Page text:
教授一开始就介绍植物分类，提到分类中的species种， genus属，order目。说植物的 classification 很难，一些特性比较特殊的植物特别是这个样子。提出植物的分类不能完全依靠它 flower 的形态和特性。提到Rafflesia (大王花)，开花时会散发腐臭的味道，以吸引蝇类传播花粉。
举了 Indonesia 的一种植物 M为例，它的 flower 很特别，超级大(图片显示它的直径有一个手臂这么长，颜色为绛红，也许有牛人知道它是何种植物)，有难闻的味道，象什么肉，但是最后发现他们不是一个 order 的。生长在很恶劣的环境中，其它的植物都不能生长(题目一:它生长在什么样的环境当中?)这种植物有事物的来源，但是它还是会抓 insect 吃，因为它不能从土壤中得到足够的营养,所以要通过这种方式来获取所需的营养(题目二:为什么吃虫?)然后教授说了它怎么抓虫的? 经过很长时间的研究，专家发现它和violet(紫罗兰)、 willow(柳树) 等是属于一个order的，后提到幼时的 violet，也会散发那种 smell 的。
提到共存(考题)。有提到另一种南美洲的植物和它是同一目的，但是花很小，味道也不难闻，与蓝莓共生 coherent。学生提问不能测 DNA 吗，教授说这种大花基本不进行光合作用，没法提取一般植物能提取到的 DNA。在 DNA 分析技术成熟之前根本无法将他们并为同类，由于他们的特征差异太大。教授还提到这种植物的交配不易， 其一气味难闻致使传蜜的动物不易接近，其二它每年只开一次花，且花分雌雄。所以要这么多先天条件凑齐
不易，所以很少有人有机会看到开花的全过程。(考题)所以，结论，不可以貌取人。后来又讲了这种花很有可能灭绝，原因是要 fly 帮忙运花粉，要同种的花在一起，要…，要这些条件同时发生，是小概率事件(Small incident)。
Listen to part of a lecture in a Botany class
We've been talking about plant classifications and how species belong to a family and families belong to an order, but sometimes, figuring out how we assign certain plant species to a particular order is challenging, even if the plant has...unusual characteristics. You'd think that plants with similar characteristics would belong to the same order, but that's not always true. A good example of this is a flower, that is—a flowering plant—that grows only in Malaysia and Indonesia, called Rafflesia.
As you can see, Rafflesia is a pretty unusual plant. For starters, it's huge. The flower can grow up to a meter in width and can weigh up to seven kilos—pretty big, huh There aren't any other specimens in the plant world that have flowers even close to this size. But that's not the only unusual characteristic of Rafflesia, in fact, that's probably one of the least strange features of the plant.
The plant also emits a terrible stench, like rotting meat. But again, there are other plants with bad smelling flowers. And in the case of Rafflesia, flies are attracted to that smell, and that's how the flowers get pollinated. So...um...Rafflesia's flowers are huge and smelly. Rafflesia is also a parasite; it gets its energy from another plant instead of from the sun, which is unusual, but not unheard of in the plant kingdom. It actually grows inside its host, which is a type of grapevine. I mean... it grows inside its host until it blooms—it doesn't bloom inside the host. But that leads me to...I want to tell you really quickly about another plant, a plant that's also from the forests of Southeast Asia, called Mitrastema.
Now, Mitrastema is also a parasite, which led some to believe that Rafflesia was related to Mitrastema—that they belong to the same order. Mitrastema as I said is a parasite, but its flowers are much smaller, and don't smell bad, so you can see why there was debate about whether they were related. But as it turns out, Mitrastema is actually related to blueberries. So, even plants that share an unusual characteristic with Rafflesia are not related to it. And, um...no plant shares all three of its unusual characteristics, and that made classifying Rafflesia very, very difficult."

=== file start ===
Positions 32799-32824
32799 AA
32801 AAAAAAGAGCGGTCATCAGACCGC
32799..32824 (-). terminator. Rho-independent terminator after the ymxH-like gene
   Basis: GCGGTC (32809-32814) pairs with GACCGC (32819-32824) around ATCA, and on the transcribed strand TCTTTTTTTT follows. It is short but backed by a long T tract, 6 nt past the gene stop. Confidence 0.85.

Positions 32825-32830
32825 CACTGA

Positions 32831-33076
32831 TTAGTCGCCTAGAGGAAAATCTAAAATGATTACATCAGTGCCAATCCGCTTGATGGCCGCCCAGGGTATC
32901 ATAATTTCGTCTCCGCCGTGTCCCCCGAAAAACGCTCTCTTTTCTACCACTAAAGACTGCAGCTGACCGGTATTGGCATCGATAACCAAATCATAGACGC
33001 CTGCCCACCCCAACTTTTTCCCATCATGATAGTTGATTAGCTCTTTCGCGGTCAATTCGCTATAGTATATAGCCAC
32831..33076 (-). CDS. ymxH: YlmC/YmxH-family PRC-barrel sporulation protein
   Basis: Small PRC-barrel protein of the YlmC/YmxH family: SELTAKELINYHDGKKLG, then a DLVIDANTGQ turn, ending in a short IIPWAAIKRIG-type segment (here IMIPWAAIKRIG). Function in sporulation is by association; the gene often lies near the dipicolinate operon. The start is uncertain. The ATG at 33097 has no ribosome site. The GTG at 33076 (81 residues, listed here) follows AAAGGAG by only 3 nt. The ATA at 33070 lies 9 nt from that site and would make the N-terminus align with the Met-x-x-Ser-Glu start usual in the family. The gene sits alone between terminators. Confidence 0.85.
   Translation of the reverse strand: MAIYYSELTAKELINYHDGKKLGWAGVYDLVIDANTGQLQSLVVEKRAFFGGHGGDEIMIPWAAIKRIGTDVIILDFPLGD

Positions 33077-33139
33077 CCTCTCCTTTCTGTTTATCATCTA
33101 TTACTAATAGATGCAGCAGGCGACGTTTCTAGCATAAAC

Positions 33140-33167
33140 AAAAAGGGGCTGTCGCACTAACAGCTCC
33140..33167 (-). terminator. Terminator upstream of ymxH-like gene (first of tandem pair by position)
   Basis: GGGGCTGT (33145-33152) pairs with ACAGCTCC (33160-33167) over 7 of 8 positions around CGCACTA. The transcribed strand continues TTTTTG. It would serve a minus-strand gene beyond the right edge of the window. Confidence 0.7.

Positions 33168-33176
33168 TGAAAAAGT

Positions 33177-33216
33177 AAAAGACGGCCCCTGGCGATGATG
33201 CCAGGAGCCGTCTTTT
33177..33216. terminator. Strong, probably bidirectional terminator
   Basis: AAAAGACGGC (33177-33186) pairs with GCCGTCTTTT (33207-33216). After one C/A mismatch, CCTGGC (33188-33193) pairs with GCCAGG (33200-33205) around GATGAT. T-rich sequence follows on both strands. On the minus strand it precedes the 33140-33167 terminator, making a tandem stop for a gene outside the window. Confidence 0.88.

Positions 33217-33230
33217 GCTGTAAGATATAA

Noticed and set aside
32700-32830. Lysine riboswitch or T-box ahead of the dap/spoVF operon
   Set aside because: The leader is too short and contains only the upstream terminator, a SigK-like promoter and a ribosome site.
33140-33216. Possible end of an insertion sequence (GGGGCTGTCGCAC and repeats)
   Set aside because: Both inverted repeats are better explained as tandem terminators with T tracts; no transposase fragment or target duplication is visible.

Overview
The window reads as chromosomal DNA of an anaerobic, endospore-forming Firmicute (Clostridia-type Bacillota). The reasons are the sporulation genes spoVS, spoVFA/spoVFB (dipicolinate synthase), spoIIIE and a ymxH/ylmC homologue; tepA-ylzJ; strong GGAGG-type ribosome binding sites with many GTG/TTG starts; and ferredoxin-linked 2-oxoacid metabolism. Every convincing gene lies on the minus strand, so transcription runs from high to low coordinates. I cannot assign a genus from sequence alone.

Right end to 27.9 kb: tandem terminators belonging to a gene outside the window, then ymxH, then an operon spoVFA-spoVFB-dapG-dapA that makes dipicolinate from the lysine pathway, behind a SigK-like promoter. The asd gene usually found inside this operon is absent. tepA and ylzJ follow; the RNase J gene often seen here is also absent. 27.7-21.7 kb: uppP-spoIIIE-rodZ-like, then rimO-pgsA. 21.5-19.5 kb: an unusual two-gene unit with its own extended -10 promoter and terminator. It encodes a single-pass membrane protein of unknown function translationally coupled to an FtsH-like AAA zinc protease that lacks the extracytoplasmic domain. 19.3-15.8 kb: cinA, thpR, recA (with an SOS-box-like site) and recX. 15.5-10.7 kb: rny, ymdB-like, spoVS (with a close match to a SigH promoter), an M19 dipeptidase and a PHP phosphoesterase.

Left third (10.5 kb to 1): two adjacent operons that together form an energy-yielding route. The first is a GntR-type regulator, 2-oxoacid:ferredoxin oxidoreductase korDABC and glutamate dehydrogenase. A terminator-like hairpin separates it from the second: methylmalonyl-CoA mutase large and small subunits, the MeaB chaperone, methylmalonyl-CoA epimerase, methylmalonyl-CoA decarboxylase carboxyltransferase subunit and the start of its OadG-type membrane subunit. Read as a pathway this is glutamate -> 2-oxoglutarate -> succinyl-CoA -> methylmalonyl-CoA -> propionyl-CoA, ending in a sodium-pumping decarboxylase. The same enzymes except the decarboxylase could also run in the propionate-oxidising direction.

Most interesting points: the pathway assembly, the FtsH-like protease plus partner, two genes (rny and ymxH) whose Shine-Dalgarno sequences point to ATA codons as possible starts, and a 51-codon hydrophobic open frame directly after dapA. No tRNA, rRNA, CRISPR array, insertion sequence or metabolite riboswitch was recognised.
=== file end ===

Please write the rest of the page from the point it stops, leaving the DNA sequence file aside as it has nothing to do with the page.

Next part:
Now, you're probably thinking, why don't they just analyze the DNA of the plant Well, as I said, Rafflesia is a parasite. It lacks the leaves; the green tissue that most plants need for photosynthesis. It's unable to...um...to capture the sunlight most other plants use to make food. So, it's lacking...it...it...it doesn't have the DNA—the genes—for photosynthesis, which is what we usually use to classify plant species. But some researchers in Michigan persisted, and analyzed about 90 species of seed plants and compared them to Rafflesia, and we finally had an answer. Rafflesia was part of the Malpighiales order.
Now, other species in the Malpighiales order include violets ... um ... poinsettias ... uh ... passion – flowers ...what else Willows. So it was pretty unexpected because flowers like violets are a lot smaller than Rafflesia, right And they don't smell bad—they don't smell like rotting meat...and they're not parasitic. It took almost 200 years to classify Rafflesia, to identify its relatives, and I don't think anyone would have ever guessed that it's in the order Malpighiales. I mean...you know-it'd be nice to be able to classify species based on their obvious characteristics, but, it didn't work that way with Rafflesia. And unfortunately for Rafflesia, and for the field of botany, it seems that Rafflesia may be dying out. It's certainly endangered because of deforestation in its habitat. And to make matters worse, Rafflesia doesn't reproduce very well. First of all, only 10-20% of buds turn into full-fledged flowers, and it can take them a year to grow. There are also male flowers and female flowers, and one of each has to be in the same area—the same vicinity—at the same time, to produce seeds, and the flies that are attracted to the flower's strong smell have to carry pollen from one flower to the other, so how often do you think these events occur all together Even people who study the plant for years may never witness it.